When the chapter is closed on this term of the Pakistan Muslim League-Nawaz’s (PML-N) administration, the record will look considerably better than their predecessors.
It will be easy at that point for the PML-N to claim that their performance on the economy is better than the Pakistan Peoples Party. But if current trends hold for the next three years, they will likely be very wrong.
On the surface, the economy looks better. GDP growth is picking up to close to 5%, foreign direct investment is up, and inflation is declining. None of these, however, is due to the efforts of the Nawaz administration. If anything, the actions taken by Finance Minister Ishaq Dar and his cabinet colleagues appear to have lessened the positive impact of the exogenous economic shock causing all of these positive numbers: lower global oil prices.
Here is how the major economic variables are related to oil prices.
It is a little known fact to most Pakistanis but the base load of electricity generation in the country is actually handled by the independent power producers, most of whom run their plants on furnace oil. The cost of producing electricity in Pakistan, in other words, is highly correlated with the price of oil. Government subsidies on electricity, which accounted for half of the budget deficit during the PPP administration, as a result, will be much lower, making government finances look better without the finance ministry or the Federal Board of Revenue (FBR) doing anything to streamline expenses or crack down on tax evasion.
Meanwhile, inflation starts to go lower as lower oil prices hit the Consumer Price Index (CPI). In addition to their direct weight in the inflation index, lower oil prices also stabilise the prices of other goods since the cost of transportation and energy is often baked into their prices.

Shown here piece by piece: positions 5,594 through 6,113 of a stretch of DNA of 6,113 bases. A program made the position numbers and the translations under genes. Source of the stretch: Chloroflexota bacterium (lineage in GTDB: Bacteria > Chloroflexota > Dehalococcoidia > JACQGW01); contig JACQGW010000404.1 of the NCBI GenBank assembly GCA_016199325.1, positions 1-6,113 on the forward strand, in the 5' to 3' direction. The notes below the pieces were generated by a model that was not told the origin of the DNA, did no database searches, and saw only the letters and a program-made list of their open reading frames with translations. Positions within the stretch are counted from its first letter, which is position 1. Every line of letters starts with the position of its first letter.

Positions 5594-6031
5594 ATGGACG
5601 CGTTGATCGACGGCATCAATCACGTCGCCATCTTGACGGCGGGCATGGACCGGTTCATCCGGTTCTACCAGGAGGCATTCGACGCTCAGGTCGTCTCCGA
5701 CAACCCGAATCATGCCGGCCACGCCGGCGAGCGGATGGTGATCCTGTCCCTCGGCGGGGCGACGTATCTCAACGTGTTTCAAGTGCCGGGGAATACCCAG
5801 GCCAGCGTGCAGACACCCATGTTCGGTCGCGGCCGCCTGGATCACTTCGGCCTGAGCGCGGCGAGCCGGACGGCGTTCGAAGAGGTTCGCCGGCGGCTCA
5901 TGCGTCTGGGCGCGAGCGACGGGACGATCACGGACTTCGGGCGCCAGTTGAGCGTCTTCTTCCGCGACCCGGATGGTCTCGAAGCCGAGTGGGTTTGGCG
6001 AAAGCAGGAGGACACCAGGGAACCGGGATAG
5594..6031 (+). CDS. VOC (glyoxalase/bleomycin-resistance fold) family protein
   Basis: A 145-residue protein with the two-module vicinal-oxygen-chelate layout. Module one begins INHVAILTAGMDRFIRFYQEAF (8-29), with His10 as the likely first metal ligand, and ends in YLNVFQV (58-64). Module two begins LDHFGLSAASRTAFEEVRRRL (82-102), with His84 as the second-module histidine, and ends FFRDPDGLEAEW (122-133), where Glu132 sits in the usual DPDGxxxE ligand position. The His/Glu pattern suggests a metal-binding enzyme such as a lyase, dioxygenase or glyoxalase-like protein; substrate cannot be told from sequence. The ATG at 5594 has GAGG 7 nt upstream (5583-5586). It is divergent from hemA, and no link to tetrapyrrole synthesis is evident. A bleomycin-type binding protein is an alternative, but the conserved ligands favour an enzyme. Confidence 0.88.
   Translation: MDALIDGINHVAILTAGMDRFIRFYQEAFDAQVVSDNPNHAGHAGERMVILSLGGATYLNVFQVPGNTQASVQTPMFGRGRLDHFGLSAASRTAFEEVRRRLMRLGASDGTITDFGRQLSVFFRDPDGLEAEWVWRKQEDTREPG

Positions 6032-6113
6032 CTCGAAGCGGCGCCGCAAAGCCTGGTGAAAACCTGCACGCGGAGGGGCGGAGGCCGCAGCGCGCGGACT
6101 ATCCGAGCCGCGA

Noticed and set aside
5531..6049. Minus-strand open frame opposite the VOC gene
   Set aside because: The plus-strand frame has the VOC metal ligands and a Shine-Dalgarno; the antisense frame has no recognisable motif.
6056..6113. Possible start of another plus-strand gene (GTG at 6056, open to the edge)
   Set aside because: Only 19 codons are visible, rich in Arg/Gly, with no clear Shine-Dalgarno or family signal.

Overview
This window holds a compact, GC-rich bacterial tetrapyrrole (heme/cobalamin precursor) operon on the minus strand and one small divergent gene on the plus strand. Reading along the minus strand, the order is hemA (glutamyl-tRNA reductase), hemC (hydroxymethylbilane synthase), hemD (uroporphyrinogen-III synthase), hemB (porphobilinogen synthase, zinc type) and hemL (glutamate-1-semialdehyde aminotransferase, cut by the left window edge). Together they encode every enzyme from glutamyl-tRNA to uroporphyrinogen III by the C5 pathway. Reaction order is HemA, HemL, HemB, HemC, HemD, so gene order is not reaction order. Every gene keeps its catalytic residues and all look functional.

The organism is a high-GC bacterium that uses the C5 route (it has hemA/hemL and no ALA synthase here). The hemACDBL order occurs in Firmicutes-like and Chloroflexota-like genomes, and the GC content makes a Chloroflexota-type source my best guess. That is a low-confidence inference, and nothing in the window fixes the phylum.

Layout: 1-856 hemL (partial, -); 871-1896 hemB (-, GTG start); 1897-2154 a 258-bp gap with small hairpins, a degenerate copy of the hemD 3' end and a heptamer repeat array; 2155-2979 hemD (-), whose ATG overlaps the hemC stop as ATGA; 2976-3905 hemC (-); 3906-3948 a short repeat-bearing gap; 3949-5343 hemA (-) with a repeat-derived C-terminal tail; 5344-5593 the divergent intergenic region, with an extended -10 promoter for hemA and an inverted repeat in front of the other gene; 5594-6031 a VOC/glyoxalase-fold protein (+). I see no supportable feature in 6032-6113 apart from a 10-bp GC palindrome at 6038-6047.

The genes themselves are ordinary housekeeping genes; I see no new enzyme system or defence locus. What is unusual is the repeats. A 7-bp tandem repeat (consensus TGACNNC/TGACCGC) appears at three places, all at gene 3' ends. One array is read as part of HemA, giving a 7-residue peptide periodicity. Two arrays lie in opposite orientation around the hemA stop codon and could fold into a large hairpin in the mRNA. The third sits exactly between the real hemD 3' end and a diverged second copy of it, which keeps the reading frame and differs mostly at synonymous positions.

Once again, another key economic indicator – inflation – starts looking good through no effort on the part of the government.
Lower inflation, in turn, allows the State Bank of Pakistan to reduce interest rates, which tends to spur economic activity, resulting in the higher GDP growth number. Higher economic growth rates tend to attract greater foreign direct investment. Once again, all of this improvement accomplished almost entirely without government help.
The inefficiency of the state-owned electricity transmission and distribution companies – both in collecting bills as well as in preventing theft – was particularly difficult to hide when oil prices were at $140 a barrel. It is going to be a lot easier now that oil is trading below $50 per barrel. It will even be easier for the government to reduce power outages over the next few years as the impact of lower oil prices fully kicks in. That should further improve economic growth rates.
The PML-N will, of course, take credit for all of these improvements, even though the Nawaz administration has actually made matters worse.
Tax collection, for instance, is growing at an even more anemic pace than under the PPP, which suggests that far from cracking down on tax evasion, the current government is actually allowing more of it. Bill collection at state-owned electricity distribution companies – particularly in Punjab – is declining very rapidly, from the high-90% range to the mid-80% range, suggesting that electricity theft is becoming even more rampant than ever before.
Meanwhile, Finance Minister Ishaq Dar will continue to take credit for an economic performance that he had nothing to do with improving and plenty to do with worsening. Imagine how much higher the GDP growth rate could be if it is 5% right now, with the government actively making matters worse.
In reality, though, it is not really Dar’s fault. He is an accountant by profession, trained to look at numbers and report them in the best possible manner. The underlying economics behind them is not really his job. The person at fault is the one who put an accountant in the role of a strategy manager. That person should be held accountable most of all, and likely will in the 2018 elections.